#1 – Limit Screen Time
Our devices are a source of learning, connecting with friends and family, and entertainment. They are also, overall, terrible for our sleep. They have a lot of stimulating content, which keeps us engaged, but also keeps our mind very active. At times, this makes it hard to shut down our brain for sleep. Putting the phone or other devices away an hour or so before bed can be very helpful for sleep.
#2 – Lower Caffeine Intake
Caffeine can be found in coffee, tea, sodas, energy drinks, and even chocolate. Some people enjoy caffeine to help stay awake, but this can also cause problems with sleep. Caffeine not only keeps us up and makes sleep lighter, it can also cause people to be fidgety when trying to sleep. This can worsen conditions such as restless leg syndrome, a condition where the limbs feel the need to move around in the evening, which can prevent falling asleep or cause nighttime awakenings. Caffeine tends to stay in our bodies for a lot longer than we realize, with it taking about 5-7 hours for half of the caffeine we drink to get out of our system. Generally, this means that for good sleep caffeine should be stopped by the early afternoon at the latest.
#3 – Decrease Stress
It is hard to avoid stress altogether, but it is important to be mindful as to how it can affect sleep. Many changes are going on during the preteen and teen years. It can be a very exciting time, but also a stressful period at times as well. While stress may be a part of life, it is important to try to minimize stress before bed to help get better rest. This can be easier said than done, but things such as having a good wind-down routine or potentially using mindfulness or meditation can help alleviate stress before sleep. Writing in a diary or making lists of what is on our minds can get stressful things out of our heads prior to sleep. Seeking a counselor or psychologist can also be helpful if you are dealing with a lot of stress or anxiety.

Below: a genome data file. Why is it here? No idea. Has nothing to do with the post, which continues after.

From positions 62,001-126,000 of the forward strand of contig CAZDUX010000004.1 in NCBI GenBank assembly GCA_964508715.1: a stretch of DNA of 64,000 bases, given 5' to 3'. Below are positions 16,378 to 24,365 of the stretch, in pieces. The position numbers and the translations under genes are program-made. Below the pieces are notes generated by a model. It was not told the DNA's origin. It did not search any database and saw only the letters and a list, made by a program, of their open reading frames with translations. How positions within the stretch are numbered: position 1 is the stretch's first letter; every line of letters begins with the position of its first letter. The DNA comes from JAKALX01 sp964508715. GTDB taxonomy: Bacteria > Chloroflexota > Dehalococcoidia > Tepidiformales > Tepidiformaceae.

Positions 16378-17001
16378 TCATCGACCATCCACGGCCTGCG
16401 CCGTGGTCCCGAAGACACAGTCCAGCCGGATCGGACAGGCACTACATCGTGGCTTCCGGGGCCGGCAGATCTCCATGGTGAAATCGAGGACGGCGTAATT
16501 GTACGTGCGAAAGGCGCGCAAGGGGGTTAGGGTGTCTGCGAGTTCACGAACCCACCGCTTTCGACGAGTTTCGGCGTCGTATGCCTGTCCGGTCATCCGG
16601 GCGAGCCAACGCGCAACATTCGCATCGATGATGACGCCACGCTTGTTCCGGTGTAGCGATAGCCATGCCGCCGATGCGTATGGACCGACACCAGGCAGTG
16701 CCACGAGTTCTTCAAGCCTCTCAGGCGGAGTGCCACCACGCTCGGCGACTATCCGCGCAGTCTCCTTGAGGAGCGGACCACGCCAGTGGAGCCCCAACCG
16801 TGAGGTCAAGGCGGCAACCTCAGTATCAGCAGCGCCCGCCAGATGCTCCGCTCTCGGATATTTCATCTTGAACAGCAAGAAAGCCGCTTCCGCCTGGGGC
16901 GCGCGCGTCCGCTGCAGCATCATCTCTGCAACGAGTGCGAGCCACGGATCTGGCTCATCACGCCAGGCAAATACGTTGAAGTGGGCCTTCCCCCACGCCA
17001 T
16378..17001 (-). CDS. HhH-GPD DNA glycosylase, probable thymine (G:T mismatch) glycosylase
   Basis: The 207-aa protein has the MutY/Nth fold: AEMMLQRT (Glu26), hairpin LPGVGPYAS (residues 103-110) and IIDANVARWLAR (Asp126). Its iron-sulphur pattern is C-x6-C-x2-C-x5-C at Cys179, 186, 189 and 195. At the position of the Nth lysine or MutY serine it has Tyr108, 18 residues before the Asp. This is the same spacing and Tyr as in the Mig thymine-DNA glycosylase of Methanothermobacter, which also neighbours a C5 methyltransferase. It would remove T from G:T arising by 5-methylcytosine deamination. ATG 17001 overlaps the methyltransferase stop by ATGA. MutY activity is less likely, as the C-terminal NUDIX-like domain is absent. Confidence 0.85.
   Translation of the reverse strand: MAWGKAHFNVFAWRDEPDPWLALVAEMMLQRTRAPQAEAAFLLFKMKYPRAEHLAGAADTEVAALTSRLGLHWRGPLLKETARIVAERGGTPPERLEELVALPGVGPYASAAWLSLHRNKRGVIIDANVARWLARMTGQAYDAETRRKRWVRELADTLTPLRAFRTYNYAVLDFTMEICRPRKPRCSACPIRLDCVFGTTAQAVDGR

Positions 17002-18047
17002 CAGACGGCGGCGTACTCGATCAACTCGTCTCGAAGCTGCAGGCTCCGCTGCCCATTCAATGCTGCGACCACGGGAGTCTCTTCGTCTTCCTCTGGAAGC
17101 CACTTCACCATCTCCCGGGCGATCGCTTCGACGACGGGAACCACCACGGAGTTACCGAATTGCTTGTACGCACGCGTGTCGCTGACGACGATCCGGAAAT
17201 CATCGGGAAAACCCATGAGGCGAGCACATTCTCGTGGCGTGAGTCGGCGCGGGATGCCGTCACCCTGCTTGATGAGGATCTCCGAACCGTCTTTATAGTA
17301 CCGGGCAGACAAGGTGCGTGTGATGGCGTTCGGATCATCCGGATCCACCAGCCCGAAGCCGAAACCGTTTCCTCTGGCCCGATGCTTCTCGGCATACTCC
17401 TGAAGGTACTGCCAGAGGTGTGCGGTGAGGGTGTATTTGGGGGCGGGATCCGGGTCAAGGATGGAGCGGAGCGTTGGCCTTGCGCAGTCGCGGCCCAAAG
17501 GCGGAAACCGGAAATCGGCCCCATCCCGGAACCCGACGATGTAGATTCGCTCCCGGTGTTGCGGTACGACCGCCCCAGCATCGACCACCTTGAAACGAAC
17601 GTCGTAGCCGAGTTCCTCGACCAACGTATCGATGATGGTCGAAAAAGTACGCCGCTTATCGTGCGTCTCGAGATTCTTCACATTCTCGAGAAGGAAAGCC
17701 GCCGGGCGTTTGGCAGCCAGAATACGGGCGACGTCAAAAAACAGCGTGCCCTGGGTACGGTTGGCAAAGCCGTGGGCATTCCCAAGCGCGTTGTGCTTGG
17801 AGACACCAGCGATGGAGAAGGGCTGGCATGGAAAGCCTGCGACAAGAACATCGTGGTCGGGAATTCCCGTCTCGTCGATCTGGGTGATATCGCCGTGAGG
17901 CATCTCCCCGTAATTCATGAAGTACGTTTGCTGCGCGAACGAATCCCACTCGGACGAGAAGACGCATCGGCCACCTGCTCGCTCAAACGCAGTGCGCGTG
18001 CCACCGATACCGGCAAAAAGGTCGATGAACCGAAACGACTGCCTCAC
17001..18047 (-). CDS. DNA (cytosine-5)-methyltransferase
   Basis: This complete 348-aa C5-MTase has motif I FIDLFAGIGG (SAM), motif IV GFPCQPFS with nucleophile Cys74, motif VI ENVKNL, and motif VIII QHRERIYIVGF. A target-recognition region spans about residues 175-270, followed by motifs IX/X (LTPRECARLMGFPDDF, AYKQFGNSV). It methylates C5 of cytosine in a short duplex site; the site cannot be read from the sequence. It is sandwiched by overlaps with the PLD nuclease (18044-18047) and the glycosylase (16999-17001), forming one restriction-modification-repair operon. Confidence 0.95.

#4 – Get Exercise
Exercise is excellent and very important for wellness. Getting exercise during the day is not only healthy, but also has been shown to positively impact sleep and reduce stress. You do not want to exercise right before bed, however, as it will tend to make the body and mind more alert. Try to exercise daily for a good night’s rest, but try to finish at least 2 hours before bed.
#5 – Limit Your Light
Much of our drive to sleep has to do with light. As it gets dark, our bodies and minds are designed to feel sleepy. These days, however, we have lots of bright lights in our homes as well as coming from our phones and devices, which can throw off our natural drive to sleep. Many devices emit something we refer to as “blue light,” which closely mimics sunlight and can cause our minds to feel confused as to if we should be awake or asleep. Sometimes these devices have blue light filters, which can help, but it is best to try to limit device use and turn off brighter lights in our surrounding environment in the hour leading up to bed.
#6 – Create a Routine
Establish a routine of getting ready for bed at about the same time. Take a shower or bath, and do an activity like meditation, reading a book, journaling about any worries, coloring, snuggling a pet, or talking to a family member or friend, that calms you. Limit daytime naps to 30 minutes so that you are tired enough for restorative nighttime sleep.